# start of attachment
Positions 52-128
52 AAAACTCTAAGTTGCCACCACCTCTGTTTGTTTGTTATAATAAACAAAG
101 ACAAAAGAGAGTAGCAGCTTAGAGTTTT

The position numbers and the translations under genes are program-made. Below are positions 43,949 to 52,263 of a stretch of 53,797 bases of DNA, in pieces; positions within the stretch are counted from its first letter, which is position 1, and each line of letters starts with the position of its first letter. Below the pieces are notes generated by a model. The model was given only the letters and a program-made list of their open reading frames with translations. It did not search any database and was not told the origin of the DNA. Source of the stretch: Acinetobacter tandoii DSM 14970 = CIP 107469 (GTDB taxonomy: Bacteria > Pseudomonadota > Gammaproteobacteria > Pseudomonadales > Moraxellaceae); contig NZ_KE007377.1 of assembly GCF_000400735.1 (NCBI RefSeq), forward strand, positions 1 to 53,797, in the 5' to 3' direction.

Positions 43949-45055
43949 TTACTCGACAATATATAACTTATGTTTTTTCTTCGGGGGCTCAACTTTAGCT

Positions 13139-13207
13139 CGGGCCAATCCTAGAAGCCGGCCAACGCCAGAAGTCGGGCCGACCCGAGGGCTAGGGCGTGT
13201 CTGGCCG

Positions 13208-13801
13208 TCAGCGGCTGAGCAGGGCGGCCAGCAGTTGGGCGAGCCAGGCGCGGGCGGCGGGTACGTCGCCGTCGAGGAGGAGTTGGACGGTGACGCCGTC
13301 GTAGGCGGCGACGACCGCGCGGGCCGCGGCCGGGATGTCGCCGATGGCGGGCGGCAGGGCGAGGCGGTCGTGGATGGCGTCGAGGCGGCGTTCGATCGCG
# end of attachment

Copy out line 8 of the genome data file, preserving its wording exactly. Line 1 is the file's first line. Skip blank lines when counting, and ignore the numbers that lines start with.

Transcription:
13139 CGGGCCAATCCTAGAAGCCGGCCAACGCCAGAAGTCGGGCCGACCCGAGGGCTAGGGCGTGT